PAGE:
All head injuries are potentially serious
because they can damage the brain and make someone lose
responsiveness. The severity of a head injury depends on how
someone hit their head and how hard the impact was.
A head injury may cause damage to the brain
tissue or to blood vessels inside the skull, or even break the
skull (a skull fracture). Clear fluid or watery blood leaking from
the ear or nose, and a deteriorating level of response, are some of
the signs of serious injury.
These are the most common things which
may happen if someone has had a head injury:
Concussion is a brief period
of unresponsiveness – someone with concussion may be confused, but
only for a short time, followed by complete recovery.
Cerebral compression –
a severe blow to the head can cause bleeding or swelling
inside the skull that can press on the brain – this is called
cerebral compression and is life-threatening.
Skull fracture – if
there is a head wound this is a sign that there may be deeper
damage within the head, like a crack or break in the skull (skull
fracture), which may be serious.
Spinal injury – you should
always assume that someone who has had a head injury may also have
a neck (spinal) injury and treat them
for this as well.
What to look for - Head injuries
If you think someone has a head injury, there
are six key things you should look for:
- Brief loss of responsiveness
- Scalp wound
- Dizziness or nausea
- Loss of memory of events before or during the injury
For a severe head injury, you also need to
• reduced level of response
• loss of responsiveness
• leakage of blood or watery fluid from the ear or nose
• unequal pupil size
What you need to do - Head injuries
- Sit them down and give them something cold to
hold against the injury. You can use a cold compress, or a bag of
ice or frozen peas wrapped in a cloth.
- Treat any scalp wounds like a bleed, by
applying direct pressure to the wound.
- Check their level of responsiveness, using
the AVPU scale below. Make a note of their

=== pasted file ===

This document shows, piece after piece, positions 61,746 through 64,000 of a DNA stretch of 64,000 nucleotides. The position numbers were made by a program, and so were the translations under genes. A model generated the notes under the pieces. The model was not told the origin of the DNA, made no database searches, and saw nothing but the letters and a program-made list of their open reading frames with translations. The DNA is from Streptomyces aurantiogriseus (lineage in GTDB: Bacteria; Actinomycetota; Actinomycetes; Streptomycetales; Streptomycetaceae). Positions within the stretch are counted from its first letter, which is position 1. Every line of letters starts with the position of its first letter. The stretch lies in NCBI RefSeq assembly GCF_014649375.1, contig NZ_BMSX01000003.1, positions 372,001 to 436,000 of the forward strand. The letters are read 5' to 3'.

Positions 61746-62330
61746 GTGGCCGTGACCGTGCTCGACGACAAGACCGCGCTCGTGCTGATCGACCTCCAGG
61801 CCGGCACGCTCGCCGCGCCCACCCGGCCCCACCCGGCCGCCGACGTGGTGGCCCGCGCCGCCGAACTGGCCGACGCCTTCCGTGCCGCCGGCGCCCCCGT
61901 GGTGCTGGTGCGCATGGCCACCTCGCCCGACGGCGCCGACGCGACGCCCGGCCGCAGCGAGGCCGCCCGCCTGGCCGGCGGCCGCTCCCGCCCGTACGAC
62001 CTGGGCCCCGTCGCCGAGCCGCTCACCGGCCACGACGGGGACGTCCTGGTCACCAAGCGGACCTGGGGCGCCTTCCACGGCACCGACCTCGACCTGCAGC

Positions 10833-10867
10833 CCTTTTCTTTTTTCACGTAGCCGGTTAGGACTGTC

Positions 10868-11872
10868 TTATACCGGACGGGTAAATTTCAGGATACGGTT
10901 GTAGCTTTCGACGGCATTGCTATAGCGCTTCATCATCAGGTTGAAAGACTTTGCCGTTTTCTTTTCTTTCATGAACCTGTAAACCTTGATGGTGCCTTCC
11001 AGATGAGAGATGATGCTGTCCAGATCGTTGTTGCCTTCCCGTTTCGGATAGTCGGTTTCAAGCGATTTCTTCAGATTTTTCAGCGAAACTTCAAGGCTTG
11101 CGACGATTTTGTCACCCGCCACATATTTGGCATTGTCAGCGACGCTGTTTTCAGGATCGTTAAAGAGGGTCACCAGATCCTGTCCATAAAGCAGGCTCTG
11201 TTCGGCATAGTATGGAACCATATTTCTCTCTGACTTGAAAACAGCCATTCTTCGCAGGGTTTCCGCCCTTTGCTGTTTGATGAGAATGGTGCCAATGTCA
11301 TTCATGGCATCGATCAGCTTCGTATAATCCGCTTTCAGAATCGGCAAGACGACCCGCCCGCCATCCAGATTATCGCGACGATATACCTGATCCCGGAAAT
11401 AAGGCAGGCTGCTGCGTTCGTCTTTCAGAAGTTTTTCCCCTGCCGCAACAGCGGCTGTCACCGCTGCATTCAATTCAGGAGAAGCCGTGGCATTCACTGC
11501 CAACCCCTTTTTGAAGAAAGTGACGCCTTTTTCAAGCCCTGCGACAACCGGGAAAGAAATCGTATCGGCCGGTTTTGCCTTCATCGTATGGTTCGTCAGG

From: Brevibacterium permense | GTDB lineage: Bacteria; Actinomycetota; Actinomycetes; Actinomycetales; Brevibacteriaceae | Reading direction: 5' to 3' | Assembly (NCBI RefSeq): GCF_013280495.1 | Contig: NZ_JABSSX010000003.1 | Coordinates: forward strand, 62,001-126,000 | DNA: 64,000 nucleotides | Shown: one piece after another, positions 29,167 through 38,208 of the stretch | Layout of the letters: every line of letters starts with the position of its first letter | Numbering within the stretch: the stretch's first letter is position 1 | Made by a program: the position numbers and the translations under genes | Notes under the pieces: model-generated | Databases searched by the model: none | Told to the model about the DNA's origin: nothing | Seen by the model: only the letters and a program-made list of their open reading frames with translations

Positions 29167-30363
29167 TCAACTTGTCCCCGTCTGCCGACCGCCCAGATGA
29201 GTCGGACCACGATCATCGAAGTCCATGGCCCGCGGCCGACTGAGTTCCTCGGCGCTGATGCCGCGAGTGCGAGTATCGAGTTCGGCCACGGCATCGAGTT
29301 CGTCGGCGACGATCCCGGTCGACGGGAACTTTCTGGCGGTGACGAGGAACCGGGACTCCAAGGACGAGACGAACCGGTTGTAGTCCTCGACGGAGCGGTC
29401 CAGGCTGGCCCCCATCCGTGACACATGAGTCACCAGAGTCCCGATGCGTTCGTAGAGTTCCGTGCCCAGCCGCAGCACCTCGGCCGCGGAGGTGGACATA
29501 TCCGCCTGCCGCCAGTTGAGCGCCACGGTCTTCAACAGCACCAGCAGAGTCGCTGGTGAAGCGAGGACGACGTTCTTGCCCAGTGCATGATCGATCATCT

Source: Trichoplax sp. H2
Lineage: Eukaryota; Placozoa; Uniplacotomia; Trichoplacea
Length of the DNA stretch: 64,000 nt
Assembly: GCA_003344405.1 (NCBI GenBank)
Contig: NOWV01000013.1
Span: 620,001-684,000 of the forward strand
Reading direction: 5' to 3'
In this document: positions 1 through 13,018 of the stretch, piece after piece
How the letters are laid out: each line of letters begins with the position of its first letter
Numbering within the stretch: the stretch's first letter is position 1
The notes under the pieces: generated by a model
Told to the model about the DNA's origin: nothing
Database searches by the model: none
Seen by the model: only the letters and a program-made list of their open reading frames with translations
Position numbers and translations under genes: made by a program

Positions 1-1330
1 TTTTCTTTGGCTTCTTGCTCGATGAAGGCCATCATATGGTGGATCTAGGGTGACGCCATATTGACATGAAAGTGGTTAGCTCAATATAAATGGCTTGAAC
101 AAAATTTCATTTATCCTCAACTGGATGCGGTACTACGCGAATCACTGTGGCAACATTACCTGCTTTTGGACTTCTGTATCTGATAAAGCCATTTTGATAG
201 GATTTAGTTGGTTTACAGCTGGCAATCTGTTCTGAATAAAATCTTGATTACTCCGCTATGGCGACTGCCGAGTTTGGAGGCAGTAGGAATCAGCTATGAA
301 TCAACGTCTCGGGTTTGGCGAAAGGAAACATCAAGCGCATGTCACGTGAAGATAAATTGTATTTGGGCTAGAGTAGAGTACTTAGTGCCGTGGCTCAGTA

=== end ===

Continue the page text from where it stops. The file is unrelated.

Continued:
reactions, especially any changes to their level of response, to
pass on to the ambulance, in case you have to call one.
The AVPU scale – alert, voice, pain, unresponsive
A – Alert: Are they alert? Are
their eyes open and do they respond to questions?
V – Voice: Do they respond to
voice? Can they answer simple questions and respond to
P – Pain: If they’re not alert
or they’re not responding to your voice - do they respond to pain?
Try pinching them - do they move or open their eyes?
U – Unresponsive: Do they
respond to questions or a gentle shake?
If they are alert or responsive then they’re responsive and
their head injury is probably mild, but you should wait with them
until they recover.
If they’re not alert or responsive then they may be partially or
fully unresponsive and their head injury could be severe. Call
999/112 for an ambulance and explain their response to the AVPU
If they lose responsiveness at any point, open their airway,
check their breathing and prepare to treat someone who’s become
While you’re waiting for an ambulance, keep checking their
breathing, pulse and any changes in their level of response.
Other factors to look for
• are over 65
• have been drinking or taking drugs
• have been unresponsive for even a few seconds, or
• if you think they’re getting worse
encourage them to get medical help.